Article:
In spending time with this pattern measuring the pieces and looking at the shape, crotch length, etc., I feel that these pants really seem to be drafted to a more mature figure such as my own. That's not to say it wouldn't work for someone with a more youthful figure, it's just that these fit my body without having to stand on my head with my nose pointing to the east while redrawing the crotch line and changing the waistband. It's nice to have a pattern fit will little intervention to the flat pattern. If I were to make these for my daughter, for example, I would most likely have to do a short waist adjustment. Not only is she short waisted, but prefers to wear her pants at a lower rise than I do.
I sewed these 100% on my serger. For the hems, I used Heat 'n Bond Light to secure the hems, then sewed using a wide coverstitch setting on my Babylock serger. I definitely intend to use this pattern again.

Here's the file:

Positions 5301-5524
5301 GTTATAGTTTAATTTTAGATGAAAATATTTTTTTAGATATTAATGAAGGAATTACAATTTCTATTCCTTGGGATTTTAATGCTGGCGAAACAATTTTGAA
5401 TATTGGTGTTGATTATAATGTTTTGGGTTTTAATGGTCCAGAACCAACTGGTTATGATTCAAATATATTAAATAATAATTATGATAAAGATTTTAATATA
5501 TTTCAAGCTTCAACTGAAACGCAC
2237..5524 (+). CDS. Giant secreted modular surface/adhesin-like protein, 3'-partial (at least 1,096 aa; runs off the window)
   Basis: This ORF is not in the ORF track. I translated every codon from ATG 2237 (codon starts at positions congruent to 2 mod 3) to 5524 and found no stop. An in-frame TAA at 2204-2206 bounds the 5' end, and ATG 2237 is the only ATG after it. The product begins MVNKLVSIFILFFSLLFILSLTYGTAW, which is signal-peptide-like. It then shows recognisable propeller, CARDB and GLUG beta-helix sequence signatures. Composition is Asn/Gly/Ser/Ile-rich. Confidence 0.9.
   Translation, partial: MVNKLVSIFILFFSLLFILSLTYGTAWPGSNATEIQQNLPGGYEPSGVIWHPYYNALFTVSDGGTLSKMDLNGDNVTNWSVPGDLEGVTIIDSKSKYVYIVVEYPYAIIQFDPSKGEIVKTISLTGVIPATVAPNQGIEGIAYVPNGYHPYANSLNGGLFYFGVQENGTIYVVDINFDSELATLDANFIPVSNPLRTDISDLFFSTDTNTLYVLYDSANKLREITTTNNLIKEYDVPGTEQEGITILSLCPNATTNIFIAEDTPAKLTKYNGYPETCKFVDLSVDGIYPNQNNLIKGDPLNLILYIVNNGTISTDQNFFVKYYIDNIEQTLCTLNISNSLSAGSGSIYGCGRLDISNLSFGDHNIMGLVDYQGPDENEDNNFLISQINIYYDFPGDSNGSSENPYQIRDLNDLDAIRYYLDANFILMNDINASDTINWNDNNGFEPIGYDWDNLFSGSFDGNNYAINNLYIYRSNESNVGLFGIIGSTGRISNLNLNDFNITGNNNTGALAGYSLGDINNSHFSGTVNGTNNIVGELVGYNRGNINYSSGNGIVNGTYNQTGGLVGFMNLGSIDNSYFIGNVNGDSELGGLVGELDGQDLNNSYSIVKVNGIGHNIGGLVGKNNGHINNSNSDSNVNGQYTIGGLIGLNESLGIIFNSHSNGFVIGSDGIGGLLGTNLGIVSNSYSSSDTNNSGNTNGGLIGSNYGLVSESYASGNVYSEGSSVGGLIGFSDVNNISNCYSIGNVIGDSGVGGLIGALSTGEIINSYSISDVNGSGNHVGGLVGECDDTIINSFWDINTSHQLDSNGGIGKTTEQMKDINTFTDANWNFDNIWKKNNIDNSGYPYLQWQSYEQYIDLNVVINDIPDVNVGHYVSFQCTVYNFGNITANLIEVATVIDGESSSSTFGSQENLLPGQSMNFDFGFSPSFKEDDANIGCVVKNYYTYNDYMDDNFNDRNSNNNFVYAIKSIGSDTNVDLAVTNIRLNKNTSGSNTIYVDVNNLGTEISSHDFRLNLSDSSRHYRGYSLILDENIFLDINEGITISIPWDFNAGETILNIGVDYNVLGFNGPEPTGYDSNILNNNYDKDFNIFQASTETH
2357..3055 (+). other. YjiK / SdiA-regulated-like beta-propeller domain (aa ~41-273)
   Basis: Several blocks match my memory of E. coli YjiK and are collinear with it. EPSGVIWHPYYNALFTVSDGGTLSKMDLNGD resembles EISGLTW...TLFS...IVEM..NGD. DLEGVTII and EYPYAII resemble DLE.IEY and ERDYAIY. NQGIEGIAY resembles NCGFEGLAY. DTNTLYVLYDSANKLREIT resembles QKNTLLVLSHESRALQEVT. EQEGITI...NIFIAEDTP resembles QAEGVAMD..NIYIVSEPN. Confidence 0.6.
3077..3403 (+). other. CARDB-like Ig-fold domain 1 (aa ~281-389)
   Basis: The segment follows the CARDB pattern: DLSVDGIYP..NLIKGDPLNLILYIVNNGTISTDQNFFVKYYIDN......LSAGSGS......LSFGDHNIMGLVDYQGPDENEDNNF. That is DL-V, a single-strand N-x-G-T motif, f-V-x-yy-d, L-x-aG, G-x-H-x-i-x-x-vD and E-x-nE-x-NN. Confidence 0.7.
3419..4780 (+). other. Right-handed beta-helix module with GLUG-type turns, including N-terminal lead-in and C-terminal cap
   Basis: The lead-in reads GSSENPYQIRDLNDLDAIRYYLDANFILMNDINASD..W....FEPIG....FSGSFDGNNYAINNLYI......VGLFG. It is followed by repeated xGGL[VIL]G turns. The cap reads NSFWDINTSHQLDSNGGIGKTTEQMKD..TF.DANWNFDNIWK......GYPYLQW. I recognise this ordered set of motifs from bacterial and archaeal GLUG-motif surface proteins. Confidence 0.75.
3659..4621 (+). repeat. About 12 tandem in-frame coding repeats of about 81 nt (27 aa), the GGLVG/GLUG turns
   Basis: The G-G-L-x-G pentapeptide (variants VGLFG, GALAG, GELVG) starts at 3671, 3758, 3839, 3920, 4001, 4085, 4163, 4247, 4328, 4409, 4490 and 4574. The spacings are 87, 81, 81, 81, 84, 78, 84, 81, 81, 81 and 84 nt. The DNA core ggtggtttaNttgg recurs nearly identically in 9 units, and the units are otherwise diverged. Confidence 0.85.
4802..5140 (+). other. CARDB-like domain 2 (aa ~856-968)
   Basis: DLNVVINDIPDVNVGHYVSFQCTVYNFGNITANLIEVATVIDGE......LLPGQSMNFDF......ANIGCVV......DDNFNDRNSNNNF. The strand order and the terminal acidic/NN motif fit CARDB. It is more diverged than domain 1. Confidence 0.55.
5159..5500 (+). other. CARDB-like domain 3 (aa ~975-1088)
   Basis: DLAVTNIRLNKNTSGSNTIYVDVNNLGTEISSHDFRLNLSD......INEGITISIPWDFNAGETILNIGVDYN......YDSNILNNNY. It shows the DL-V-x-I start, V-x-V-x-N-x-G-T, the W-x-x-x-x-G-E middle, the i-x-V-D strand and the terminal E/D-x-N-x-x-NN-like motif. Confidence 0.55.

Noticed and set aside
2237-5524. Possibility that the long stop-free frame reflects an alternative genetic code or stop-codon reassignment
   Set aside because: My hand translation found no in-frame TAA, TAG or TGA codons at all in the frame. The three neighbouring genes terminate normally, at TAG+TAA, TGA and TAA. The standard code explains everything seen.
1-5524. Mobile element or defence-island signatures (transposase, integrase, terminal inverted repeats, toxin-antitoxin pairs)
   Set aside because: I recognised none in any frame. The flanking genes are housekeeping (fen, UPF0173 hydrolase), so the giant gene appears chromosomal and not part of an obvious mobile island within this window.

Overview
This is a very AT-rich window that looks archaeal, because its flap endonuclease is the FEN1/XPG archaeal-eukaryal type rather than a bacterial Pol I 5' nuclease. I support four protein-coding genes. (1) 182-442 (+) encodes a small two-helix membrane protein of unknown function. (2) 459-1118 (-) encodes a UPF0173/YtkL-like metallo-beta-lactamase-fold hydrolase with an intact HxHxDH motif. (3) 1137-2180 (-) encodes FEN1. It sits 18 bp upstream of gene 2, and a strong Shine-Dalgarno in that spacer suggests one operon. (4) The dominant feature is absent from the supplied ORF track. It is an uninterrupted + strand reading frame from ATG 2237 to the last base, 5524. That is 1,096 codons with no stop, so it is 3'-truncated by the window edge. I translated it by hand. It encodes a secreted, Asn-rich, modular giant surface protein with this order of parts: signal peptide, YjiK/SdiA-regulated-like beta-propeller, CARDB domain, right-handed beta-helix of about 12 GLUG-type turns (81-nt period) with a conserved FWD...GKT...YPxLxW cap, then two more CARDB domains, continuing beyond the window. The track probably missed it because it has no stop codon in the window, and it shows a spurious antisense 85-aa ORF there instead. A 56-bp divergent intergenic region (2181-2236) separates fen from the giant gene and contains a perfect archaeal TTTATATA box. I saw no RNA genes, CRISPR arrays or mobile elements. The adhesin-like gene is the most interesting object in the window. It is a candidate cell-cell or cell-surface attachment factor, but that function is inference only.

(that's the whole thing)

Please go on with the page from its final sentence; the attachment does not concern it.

|Unhemmed, checking fit.|
|Finished with coverstitch hem. Nice width to the straight leg.|
In parting, I leave you with a gratuitous adorable Goldie shot and pet product review. My sweet assistant is getting older, and this past several months we have noticed she is awfully stiff when she gets up. We splurged on an Orvis memory foam bed for upstairs. This shot was taken as soon as we took it out of the delivery box. She immediately knew it was for her. She came over with her "baby" (see it under her head?) and stepped on, circled three times and laid down like it was an old friend.